Despite all the letdowns from the 2014 season, there were some bright spots in this season of disappointment, the brightest being the emergence of rookie sensation Odell Beckham Jr.  In just 12 games during his rookie season, Beckham did the unthinkable: racking up 91 catches for 1,305 yards and 12 TDs, which were good for top 5 Fantasy Football WR numbers on the season.  Another positive for this Giants squad was the progress Eli made in the West Coast System, under first year Offensive Coordinator Ben McAdoo.  Coming off a horrendous 2013 season (3,818 yards, 18 TDS, 27 INT), Eli was able to bounce back and have arguably the most productive year of his career throwing for 4,410 yards with 30 touchdowns to go with only 14 interceptions.  The progress he made throughout the year is definitely encouraging.   I am hopeful he will continue to improve especially if the offensive line problems are addressed this upcoming offseason.  Possibly the biggest spark would be Victor Cruz returning to his old form.  While this is a big “if”, Giants fans have to be drooling at the potential this offense could have in 2015.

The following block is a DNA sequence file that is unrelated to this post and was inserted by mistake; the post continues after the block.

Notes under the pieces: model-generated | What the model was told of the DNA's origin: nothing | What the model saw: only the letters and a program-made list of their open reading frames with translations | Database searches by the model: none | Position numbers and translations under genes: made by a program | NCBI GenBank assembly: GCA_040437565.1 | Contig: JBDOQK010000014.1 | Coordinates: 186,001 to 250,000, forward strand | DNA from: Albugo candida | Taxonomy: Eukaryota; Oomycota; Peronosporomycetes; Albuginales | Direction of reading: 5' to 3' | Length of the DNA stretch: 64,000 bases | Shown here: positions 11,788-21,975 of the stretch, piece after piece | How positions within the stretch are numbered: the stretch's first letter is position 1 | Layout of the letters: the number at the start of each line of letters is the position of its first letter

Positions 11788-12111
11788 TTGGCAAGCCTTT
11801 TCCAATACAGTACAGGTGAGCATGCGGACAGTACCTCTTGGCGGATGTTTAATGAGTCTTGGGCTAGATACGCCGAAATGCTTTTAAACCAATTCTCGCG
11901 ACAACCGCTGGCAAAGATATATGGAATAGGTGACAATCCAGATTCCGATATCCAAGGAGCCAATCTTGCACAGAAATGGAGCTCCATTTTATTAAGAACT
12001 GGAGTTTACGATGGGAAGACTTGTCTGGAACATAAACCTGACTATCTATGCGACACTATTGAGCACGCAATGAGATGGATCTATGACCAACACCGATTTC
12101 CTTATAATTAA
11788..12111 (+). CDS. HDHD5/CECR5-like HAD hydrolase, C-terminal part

While the 2015 season is still more than seven months away, and the Giants personnel is sure to change through the draft and free agency, here are my very early fantasy football projections for the Giants key offensive players at quarterback and wide receiver:

Eli Manning, New York Giants (December 21, 2014)

Eli Manning – © USA TODAY Sports Images

Quarterback: